Enrique Peñalosa, former ground breaking Mayor of Bogotá and re-founder of the Colombian Green Party, recently spoke at the Planning Institute of Australia National Congress, in Hobart. Few have achieved an urban transformation like that which began to take place in Bogotá under Peñalosa. Enrique took some time out to talk to Tassie Times.
Peñalosa argues that ´´the great city is not one that has highways, but one where a child on a tricycle or bicycle can go safely everywhere.´´ During his mayorship Peñalosa developed land banks for housing, a huge system of parks that include cycle ways and link to a co-developed system of libraries, the Transmilenio mass transit system (now the model for large cities) and other smaller projects that seamlessly combine social, environmental and economic improvement. In just ten years Bogotá has transformed from one of the world´s most dangerous and corrupt cities into a relatively peaceful city that many others are now trying to emulate.
The former mayor believes as humans we need to walk, to be around other people, beauty and nature. But above all, we need not to be excluded and to feel equality.
In 2009, with two other former Bogotá mayors, Peñalosa re-founded the Colombian Green Party. He explains that although they had been rivals, they were united by two things: they had all practiced clean politics in a country where vote buying and corruption is common; and they all placed a priority on equality and the construction of social justice.
Enrique explains that equality is much more than simply helping the poor, ´´Helping the poor could be giving them arms.´´ He and the other former mayors realised that the policies they were applying to construct social equality were often the same as green policies. The protected cycle network he began in the late nineties, which has now expanded to over five hundred kilometers, is more social policy than environmental policy. In addition to saving thousands of low income citizens ten to twenty percent of their wage due to riding to work, it also makes a powerful statement. ´´Someone on a $30 bicycle is as important as someone in a $30,000 car.´´
The same goes for footpaths and public transport. It is a powerful symbol of democracy and respect for human dignity, particularly in the developing world where most people don´t own a car, to restrict car use and give priority to public transport and pedestrians. The process helps to level the attention paid to high income and low income citizens.
Enrique tells me that most people think we achieve knowledge through reason, but that in fact we are much simpler than this and actually learn via symbols, rituals and ceremonies. This is why, says Enrique, it´s such a powerful symbol when affluent people are sitting in a traffic jam and a public bus zooms past in an exclusive lane.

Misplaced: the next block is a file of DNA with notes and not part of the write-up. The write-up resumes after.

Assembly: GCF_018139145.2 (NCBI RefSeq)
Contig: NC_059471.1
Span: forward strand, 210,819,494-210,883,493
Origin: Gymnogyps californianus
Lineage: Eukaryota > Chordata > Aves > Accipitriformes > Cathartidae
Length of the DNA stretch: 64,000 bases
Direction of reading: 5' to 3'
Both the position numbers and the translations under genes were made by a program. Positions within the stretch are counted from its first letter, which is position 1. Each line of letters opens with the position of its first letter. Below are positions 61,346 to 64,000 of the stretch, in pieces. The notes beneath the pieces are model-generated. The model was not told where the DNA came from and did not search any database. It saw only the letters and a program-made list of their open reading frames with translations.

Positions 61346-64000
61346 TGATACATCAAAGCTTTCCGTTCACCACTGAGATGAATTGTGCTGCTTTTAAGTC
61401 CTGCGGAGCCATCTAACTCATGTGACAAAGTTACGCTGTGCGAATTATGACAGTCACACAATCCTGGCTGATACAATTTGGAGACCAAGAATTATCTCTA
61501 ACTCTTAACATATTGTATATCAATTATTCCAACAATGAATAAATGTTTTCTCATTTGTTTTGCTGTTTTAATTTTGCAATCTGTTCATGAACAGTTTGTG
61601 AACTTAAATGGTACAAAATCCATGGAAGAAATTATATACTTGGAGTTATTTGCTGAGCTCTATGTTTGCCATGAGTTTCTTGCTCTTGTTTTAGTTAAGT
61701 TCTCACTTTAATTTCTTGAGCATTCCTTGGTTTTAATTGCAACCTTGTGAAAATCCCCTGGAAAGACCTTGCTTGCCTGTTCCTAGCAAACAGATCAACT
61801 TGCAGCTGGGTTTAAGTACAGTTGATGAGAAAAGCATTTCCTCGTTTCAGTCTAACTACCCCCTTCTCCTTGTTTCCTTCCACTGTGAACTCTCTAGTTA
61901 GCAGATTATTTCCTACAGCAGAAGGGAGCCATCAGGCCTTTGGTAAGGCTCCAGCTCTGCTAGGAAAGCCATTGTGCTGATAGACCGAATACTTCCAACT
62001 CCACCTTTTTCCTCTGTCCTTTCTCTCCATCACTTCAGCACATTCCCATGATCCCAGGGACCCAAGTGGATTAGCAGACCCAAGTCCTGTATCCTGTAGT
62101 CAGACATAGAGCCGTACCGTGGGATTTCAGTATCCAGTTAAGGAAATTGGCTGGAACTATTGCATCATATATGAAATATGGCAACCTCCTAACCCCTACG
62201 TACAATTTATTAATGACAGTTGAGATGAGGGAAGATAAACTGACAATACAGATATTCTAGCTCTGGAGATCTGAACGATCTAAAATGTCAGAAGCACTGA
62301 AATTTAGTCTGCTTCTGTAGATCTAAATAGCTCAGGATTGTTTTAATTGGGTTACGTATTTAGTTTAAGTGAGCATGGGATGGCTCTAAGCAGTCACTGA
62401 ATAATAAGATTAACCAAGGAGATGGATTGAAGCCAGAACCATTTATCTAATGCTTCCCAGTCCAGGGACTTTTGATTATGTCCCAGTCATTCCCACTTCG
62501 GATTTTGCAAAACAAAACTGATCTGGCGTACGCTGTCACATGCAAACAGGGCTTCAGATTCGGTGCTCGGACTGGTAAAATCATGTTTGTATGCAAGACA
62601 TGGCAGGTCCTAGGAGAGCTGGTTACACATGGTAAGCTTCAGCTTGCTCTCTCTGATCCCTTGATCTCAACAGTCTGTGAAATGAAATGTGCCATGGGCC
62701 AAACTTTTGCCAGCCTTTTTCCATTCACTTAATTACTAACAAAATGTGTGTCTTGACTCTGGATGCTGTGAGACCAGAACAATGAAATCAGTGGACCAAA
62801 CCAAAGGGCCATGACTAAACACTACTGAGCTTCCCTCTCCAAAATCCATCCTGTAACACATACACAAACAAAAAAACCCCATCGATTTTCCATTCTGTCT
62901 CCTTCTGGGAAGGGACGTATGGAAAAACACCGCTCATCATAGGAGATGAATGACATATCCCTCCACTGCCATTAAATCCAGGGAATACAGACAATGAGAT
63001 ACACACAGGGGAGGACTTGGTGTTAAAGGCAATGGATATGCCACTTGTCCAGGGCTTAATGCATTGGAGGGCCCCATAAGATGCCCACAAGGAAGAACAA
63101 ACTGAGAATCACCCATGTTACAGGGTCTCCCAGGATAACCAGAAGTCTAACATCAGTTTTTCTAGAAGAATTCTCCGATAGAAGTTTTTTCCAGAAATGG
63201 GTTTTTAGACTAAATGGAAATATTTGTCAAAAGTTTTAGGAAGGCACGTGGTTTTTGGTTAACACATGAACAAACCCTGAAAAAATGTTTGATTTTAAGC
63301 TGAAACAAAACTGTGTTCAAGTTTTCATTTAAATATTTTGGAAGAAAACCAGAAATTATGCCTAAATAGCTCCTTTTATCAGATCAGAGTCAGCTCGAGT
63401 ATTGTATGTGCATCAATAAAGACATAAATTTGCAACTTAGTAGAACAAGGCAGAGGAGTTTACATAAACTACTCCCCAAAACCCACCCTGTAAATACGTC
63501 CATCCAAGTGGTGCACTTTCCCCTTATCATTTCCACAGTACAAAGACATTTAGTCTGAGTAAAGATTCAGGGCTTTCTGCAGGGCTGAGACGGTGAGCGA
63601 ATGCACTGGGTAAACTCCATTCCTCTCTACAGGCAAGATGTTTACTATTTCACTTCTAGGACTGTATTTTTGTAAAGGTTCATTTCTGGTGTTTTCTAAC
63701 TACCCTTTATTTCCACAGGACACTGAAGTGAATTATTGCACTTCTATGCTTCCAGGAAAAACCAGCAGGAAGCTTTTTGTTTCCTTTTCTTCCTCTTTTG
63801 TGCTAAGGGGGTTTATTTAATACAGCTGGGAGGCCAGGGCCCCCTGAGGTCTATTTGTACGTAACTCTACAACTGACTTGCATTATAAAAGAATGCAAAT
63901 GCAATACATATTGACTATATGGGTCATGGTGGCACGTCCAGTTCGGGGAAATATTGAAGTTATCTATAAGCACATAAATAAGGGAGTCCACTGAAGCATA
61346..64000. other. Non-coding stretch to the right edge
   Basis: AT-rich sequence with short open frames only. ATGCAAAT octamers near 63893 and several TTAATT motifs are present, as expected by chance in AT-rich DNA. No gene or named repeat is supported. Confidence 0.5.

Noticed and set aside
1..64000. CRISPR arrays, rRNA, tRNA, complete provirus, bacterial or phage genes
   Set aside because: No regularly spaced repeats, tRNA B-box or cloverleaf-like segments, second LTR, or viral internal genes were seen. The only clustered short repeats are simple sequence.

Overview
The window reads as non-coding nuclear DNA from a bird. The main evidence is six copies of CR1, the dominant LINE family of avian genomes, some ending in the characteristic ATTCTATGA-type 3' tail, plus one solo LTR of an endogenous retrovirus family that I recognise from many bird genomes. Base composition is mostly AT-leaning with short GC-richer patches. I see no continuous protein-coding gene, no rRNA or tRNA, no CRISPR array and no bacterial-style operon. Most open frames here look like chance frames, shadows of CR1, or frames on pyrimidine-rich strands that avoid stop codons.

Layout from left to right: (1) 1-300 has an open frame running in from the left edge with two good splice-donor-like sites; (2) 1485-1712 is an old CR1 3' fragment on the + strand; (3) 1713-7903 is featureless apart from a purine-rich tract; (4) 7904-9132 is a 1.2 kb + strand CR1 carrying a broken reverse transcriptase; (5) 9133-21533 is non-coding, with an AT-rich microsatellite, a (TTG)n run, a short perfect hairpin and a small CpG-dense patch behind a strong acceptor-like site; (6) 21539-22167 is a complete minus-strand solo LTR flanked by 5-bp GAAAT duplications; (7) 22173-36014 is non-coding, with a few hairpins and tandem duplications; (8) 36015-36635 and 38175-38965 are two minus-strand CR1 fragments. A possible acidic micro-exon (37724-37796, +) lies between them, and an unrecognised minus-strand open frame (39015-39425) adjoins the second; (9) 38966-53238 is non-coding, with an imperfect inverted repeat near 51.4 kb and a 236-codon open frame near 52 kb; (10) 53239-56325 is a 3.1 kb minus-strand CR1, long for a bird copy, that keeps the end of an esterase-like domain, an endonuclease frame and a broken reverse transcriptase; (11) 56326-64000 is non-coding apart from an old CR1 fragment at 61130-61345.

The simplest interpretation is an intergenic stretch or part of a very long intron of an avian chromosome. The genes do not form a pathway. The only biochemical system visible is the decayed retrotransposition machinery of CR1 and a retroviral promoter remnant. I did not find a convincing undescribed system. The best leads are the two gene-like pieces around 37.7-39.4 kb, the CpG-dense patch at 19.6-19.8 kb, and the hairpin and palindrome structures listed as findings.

He is adamant that more roads and parking leads to more cars and more traffic jams, and says that with the billions they saved in Bogotá by not investing in new road infrastructure, they have been able to invest heavily in schools, hospitals, libraries, parks and cycle ways. As a result of increasing these public services and the linkages between them, traffic problems have also lessened.
Whilst Enrique is a firm believer in the capitalist market and private investment he suggested that the market does not work when it comes to land around cities. Supply and demand excludes low income earners when land is limited. Lower income people get pushed to city outskirts and are disconnected from important services. Huge amounts of energy is wasted getting services in and waste out, not mention getting people in and out. Most residential urban land should be government owned in a land banking system, according to Enrique, which makes it much easier to have well-planned, connected housing in appropriate areas and with access to parks and services. There is obviously a huge potential energy saving and environmental benefit to this system.
Mindful that dramatic and rapid change, such as Enrique achieved in Bogotá, would be near impossible in Australia, I ask him how he overcame opposition and resistance to change. Whilst he concedes that mayors have more power and longer terms in Colombia and don´t as often need consensus within their council, as Australian mayors do, he believes the most important thing is to effectively and constantly communicate your vision. This means getting as many people as possible involved and getting a few initial projects done so people can live it and understand it, then we are one step closer to the critical mass that will break entrenched habits and rituals.
The Colombian Green Party is now represented in Congress and gained 31 percent of the vote in the 2010 Presidential Election only a year after forming. Enrique is running for Mayor of Bogotá again in the upcoming elections.